Preservation Cocktails: DIY Winter Shrubs

Born from the ancient Muslim sherbet, shrubs have come back into vogue as not only a cocktail ingredient, but a way to preserve produce through the entirety of a season. Michael Dietsch offers a few winter recipes built to last through the rough months ahead.

Shrubs take two forms. The earliest version was similar to a punch—a mix of citrus juice, sugar and either rum or brandy—but more concentrated and born to be mixed up for later use rather than immediate consumption.

The shrub we know today is a sweetened, vinegar-based syrup, made from fruit or vegetable juice, which is commonly used as an ingredient in cocktails or non-alcoholic drinks. It, too, takes the form of a concentrated syrup meant to be stored.

Both forms of the shrub descended from sherbet—and not the frozen dessert we think of today, but a beverage with roots in Persia, Turkey and other Muslim countries that dates back more than 1,000 years. In the Muslim world, sherbet was, and still is, a blend of fruit juice—often lemon or citron juice, usually either powdered or made into syrup—blended with spices, herbs, rose petals, nuts or other flavorings, and then mixed with water, ice or snow and served in a bowl.

In 1813, after visiting Istanbul, the poet Byron wrote, “Give me a sun, I care not how hot, and sherbet, I care not how cool, and my Heaven is as easily made as your Persian’s.”

Though observant Muslims would never have spiked sherbet with booze, the practice became common in Western Europe in the 1700s, as drinkers learned that it could help mask the favors of primitive rum and brandy. As the drink gained traction around the world through mercantile trade, it became known by a number of different names, like “shorb,” “shurb” and, eventually, “shrub.”

To everyone, except the Pennsylvania Dutch—who continued making shrubs throughout the 1900s—the shrub remained something of an obscurity in the drinks world. In fact, it wasn’t until 2006, when Eric Felten wrote about shrubs in the Wall Street Journal, that bartenders began experimenting with them. Nearly a decade later, they’re a cocktail menu staple.

Most early shrubs were lemon-based, simply because many early sherbets were also lemon-based: Take the juice or powdered juice of several lemons, mix that with sugar, and use it to dose up a bunch of rum or brandy.It’s this version of the shrub that first made waves in Colonial America around the dawn of the 18th century.

But fresh citrus was expensive to import, and it didn’t grow well in most of the colonies. And without citrus, many food and drink products were in need of a preservative agent to replace fresh juice. Enter vinegar.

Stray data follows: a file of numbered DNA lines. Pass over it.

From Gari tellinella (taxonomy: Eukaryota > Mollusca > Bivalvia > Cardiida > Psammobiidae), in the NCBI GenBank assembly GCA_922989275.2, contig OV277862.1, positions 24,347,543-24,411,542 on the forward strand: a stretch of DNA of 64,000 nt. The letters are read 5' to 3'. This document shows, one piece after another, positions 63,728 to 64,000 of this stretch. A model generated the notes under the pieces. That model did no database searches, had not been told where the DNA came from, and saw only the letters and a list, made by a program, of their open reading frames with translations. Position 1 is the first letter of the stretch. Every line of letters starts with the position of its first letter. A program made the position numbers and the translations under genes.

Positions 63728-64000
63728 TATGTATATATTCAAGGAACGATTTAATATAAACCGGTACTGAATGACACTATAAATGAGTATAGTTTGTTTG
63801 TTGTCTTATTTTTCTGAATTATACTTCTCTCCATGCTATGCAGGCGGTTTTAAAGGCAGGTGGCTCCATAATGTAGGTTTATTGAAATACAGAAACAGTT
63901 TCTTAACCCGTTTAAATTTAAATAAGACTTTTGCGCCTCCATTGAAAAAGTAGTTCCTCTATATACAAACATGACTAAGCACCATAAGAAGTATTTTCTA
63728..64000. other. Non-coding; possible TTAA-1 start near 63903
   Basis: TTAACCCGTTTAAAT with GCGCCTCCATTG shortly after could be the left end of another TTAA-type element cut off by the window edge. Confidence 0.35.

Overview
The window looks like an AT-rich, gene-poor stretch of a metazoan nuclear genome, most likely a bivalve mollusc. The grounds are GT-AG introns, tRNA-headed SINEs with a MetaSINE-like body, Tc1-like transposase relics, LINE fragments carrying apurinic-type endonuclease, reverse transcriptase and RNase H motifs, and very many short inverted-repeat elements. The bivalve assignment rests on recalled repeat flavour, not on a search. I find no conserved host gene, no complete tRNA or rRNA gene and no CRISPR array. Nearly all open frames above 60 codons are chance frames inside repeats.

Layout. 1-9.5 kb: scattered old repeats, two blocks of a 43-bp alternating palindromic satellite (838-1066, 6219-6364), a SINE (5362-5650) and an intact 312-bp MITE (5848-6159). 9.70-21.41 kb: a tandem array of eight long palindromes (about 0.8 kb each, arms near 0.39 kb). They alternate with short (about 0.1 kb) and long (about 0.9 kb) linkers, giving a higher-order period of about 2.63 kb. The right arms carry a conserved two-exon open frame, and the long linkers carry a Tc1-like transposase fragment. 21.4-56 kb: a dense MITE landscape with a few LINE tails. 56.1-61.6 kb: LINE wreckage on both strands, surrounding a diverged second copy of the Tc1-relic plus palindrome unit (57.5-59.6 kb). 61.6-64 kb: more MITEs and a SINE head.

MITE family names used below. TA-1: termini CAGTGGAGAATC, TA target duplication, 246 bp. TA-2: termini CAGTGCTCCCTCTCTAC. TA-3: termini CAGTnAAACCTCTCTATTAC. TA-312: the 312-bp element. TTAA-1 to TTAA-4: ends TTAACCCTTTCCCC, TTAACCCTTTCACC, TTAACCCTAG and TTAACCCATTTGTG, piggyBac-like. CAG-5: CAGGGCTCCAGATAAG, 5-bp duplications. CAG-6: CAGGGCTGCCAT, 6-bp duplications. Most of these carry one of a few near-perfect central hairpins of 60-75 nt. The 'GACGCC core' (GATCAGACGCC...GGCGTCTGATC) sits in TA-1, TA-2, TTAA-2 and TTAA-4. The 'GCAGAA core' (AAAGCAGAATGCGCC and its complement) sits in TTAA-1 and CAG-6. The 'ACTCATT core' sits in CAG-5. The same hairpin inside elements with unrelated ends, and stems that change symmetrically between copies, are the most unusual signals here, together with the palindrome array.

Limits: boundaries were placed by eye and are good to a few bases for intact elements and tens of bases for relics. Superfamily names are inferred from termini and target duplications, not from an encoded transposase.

While the vinegar-based shrub eventually stole the spotlight from its citrus-based predecessor during the 1700s, it wasn’t until about the 1830s that the classic combination of sugar, vinegar and water began to bear the shrub name (for decades it was known simply as “fruit vinegar”). It grew in popularity through most of the 19th century as a way to preserve fruit juice, but the advent of refrigeration and the rise of the commercial soft drink put an end to shrub’s popularity in the early years of the 20th century.

To everyone, except the Pennsylvania Dutch—who continued making shrubs throughout the 1900s—the shrub remained something of an obscurity in the drinks world. In fact, it wasn’t until 2006, when Eric Felten wrote about shrubs in the Wall Street Journal, that bartenders began experimenting with them. Nearly a decade later, they’re a cocktail menu staple.  

For the modern bartender, shrubs offer versatility and seasonality, reflecting what’s currently available at local markets or as a less perishable medium to highlight regional produce.

For example, at Houston’s Anvil, Terry Williams uses local Satsuma oranges—which begin to ripen in late fall—and combines them with pomegranate for a winter shrub that he mixes with gin, grapefruit juice, absinthe and Lambrusco in his Ford Prefect cocktail. Beth Dixson, bar manager at Pasture, in Richmond, Virginia, goes the savory route, combining a housemade beet and juniper shrub with reposado tequila, Bittermens orange cream citrate, Dolin rouge and a dash of salt in her Holston Valley cocktail.

For the home bartender, shrubs are a great way to extend the bounty of your garden or farmer’s market. They can be savory or sweet; herbal or spicy; fruity or vegetal. Think of them as the acidic component of a drink—the element that creates high notes generally reserved for fresh citrus. It can also be thought of as a seasoner and used in small doses to give basic drinks like the Gin Sour or Sherry Cobbler an extra layer of intrigue. Or, if you’re entertaining teetotalers, mix it with seltzer a for a sweet and sour aperitif minus the alcohol.

As we head into the barren months ahead, here are a couple winter shrubs—simple concoctions using seasonal produce—and a cocktail recipe to help get you through.